We hope you enjoy this year’s CES health tech highlights!
Check out the latest medical and health technologies from this year's Consumer Electronics Show.
27 million Americans suffer from chronic sinusitis, and 17 million suffer from allergic rhinitis (hay fever). Tivic Health’s ClearUP is the first bioelectronic treatment for sinus pain. Rather than a pill, spray, or flush, users guide the small, handheld device along the cheek, nose, and brow bone to deliver low-current electrical stimulation to the sinuses, providing welcome relief. It is currently pending FDA 510(k) clearance. (Image courtesy of Tivic Health.)
Philips’ SmartSleep Deep Sleep headband debuted at last year’s CES. This year, the company's suite of sleep solutions has expanded. The SmartSleep Analyzer is a clinically validated digital analysis tool designed to help people learn more about their sleep challenges and obtain information regarding solutions. The company is also featuring its SmartSleep Snoring Relief Band as well as the SmartSleep Better Sleep Program to deliver a fully customized and personalized program that re-trains people to be able to fall asleep and stay asleep with an app. (Image courtesy of Philips.)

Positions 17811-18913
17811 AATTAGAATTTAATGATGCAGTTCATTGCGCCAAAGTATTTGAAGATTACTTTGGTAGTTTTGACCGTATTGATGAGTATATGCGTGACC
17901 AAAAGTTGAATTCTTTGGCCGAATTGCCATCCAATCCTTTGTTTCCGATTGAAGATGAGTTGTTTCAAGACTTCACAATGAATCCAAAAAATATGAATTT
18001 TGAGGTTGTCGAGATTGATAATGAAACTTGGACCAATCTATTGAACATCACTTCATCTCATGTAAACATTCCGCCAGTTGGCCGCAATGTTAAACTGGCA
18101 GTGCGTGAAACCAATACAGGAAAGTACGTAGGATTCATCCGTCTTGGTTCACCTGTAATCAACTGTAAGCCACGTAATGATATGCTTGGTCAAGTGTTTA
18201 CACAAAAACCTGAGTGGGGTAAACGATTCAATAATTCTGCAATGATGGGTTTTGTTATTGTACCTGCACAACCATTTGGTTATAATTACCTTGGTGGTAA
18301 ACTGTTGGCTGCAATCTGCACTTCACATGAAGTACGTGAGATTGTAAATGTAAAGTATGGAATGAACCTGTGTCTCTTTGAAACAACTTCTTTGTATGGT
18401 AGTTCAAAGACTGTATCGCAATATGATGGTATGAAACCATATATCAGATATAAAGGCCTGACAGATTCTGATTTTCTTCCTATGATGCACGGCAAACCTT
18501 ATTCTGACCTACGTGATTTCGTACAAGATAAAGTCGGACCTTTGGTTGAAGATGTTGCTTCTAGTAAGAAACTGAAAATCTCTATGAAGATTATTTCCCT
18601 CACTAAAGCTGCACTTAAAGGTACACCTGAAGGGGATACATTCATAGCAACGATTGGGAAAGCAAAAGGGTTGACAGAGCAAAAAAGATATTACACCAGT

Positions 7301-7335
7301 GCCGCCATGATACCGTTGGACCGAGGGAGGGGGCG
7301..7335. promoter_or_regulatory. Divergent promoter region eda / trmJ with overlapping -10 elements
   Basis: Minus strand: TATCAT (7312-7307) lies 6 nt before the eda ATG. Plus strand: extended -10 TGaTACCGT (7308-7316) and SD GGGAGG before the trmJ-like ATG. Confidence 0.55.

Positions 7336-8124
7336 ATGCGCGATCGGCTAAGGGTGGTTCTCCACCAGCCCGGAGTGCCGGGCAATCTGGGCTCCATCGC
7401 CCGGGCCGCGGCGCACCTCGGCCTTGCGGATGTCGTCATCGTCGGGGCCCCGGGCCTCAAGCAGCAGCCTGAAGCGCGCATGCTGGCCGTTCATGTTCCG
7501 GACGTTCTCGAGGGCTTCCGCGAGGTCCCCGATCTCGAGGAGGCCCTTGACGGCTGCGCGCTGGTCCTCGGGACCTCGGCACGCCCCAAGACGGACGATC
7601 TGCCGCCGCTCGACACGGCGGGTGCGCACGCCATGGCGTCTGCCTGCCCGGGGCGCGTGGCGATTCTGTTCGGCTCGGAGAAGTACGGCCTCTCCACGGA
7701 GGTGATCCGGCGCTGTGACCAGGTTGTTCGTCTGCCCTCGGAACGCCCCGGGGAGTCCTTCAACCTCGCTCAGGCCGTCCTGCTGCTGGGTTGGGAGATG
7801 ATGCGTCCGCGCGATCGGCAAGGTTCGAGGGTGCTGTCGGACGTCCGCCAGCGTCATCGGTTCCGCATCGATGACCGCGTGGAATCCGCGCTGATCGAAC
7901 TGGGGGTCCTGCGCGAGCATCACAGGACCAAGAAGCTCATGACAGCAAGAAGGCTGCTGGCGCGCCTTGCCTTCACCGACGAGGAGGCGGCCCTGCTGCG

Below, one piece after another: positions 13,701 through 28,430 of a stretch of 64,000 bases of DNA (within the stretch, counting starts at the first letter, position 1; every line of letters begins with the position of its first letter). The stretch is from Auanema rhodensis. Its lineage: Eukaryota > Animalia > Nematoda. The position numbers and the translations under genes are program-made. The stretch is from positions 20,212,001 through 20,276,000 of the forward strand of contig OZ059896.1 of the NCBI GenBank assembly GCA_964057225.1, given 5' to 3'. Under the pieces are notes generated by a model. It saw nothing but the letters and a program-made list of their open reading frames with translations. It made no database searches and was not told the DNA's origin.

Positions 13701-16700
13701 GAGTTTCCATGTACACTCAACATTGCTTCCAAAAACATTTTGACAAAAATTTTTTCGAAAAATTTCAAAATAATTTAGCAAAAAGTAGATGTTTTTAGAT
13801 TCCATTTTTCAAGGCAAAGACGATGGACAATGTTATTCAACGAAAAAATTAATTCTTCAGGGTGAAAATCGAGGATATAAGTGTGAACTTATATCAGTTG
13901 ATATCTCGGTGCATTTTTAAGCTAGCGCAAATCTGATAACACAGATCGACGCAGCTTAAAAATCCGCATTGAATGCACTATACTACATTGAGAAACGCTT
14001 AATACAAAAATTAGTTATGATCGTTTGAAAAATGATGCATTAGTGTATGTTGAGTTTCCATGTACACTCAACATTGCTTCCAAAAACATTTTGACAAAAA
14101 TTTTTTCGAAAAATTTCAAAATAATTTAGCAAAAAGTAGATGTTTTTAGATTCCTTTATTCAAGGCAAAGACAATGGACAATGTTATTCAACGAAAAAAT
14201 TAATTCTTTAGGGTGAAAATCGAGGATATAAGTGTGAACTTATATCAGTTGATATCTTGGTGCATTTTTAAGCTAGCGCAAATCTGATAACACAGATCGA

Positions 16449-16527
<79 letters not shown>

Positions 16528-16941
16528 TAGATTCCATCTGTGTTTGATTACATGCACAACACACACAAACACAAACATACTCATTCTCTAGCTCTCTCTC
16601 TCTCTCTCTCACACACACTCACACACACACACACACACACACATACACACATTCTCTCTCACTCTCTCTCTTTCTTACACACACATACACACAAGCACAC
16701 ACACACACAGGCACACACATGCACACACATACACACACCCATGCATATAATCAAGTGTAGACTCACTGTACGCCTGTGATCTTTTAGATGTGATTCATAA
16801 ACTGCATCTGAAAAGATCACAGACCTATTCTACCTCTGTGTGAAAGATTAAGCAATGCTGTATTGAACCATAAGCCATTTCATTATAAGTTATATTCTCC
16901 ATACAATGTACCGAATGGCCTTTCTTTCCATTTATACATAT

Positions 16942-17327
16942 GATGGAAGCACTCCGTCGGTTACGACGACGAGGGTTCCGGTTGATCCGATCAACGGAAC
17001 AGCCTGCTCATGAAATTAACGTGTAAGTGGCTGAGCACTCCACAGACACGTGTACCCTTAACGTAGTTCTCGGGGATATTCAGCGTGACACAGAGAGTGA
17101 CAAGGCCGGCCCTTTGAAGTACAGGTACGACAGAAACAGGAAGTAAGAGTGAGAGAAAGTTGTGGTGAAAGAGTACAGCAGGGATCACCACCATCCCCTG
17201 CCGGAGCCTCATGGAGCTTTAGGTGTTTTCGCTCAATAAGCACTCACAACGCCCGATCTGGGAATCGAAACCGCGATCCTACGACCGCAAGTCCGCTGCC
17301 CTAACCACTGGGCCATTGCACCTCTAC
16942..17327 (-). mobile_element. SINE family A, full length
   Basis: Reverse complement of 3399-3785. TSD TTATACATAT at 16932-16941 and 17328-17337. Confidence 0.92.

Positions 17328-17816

South Korean healthcare robotics startup Exosystems has launched exoRehab, an ICT rehabilitation device. exoRehab provides electrical stimulation that helps patients receive therapeutic stimulation and personalized exercises. The program also allows users to execute rehab training exercises based on their own body data and monitor the health status of their affected area. It aims to eliminate the traditional rehab issues of repeating boring movements, out-of-the-way hospitals, and short rehab service supply via portable wearability, gamified exercise, and medical AI data collection. (Image courtesy of Exosystems.)